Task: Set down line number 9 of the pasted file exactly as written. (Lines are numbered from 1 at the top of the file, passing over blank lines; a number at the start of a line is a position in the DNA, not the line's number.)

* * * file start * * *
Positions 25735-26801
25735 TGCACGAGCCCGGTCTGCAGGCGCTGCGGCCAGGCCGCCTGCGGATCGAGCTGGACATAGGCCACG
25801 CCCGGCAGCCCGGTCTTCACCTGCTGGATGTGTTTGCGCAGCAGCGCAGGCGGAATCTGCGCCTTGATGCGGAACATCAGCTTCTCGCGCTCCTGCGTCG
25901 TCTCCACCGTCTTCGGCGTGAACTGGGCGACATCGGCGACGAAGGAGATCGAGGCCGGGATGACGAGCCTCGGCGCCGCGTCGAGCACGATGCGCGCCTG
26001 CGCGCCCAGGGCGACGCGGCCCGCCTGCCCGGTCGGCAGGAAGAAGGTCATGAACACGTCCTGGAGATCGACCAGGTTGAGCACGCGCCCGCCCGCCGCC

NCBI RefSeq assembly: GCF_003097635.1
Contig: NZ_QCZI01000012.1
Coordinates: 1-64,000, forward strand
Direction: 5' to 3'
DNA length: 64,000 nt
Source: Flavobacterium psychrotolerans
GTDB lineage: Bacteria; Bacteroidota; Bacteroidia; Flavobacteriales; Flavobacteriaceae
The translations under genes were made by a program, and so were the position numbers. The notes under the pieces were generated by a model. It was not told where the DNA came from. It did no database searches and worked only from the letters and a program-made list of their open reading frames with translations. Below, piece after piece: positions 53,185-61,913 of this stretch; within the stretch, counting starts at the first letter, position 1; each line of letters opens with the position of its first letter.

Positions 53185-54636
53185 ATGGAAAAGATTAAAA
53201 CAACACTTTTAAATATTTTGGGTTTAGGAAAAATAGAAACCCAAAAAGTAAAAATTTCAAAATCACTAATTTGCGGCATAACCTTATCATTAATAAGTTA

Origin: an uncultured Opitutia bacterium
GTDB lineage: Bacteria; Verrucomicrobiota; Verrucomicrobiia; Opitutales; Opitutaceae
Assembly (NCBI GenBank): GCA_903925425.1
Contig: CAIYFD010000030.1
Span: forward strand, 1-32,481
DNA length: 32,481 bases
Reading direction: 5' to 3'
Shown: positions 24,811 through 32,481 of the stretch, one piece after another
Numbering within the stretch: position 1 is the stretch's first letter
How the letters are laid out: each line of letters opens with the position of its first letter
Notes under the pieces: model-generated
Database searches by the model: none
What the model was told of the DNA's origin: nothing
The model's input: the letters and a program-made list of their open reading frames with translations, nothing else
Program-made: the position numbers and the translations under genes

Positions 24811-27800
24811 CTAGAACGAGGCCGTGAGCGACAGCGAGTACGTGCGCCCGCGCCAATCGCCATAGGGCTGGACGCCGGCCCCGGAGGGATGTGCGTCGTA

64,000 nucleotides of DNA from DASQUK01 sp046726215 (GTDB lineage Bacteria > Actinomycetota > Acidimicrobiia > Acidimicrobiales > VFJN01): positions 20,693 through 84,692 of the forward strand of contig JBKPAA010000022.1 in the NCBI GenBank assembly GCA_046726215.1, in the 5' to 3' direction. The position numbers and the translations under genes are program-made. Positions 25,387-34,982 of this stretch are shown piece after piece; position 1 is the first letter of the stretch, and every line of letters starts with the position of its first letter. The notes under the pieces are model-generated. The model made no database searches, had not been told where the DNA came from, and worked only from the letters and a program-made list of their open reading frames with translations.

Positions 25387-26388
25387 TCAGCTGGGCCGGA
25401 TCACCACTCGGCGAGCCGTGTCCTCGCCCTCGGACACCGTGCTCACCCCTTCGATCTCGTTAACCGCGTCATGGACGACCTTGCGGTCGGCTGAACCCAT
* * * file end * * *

Direction: 5' to 3'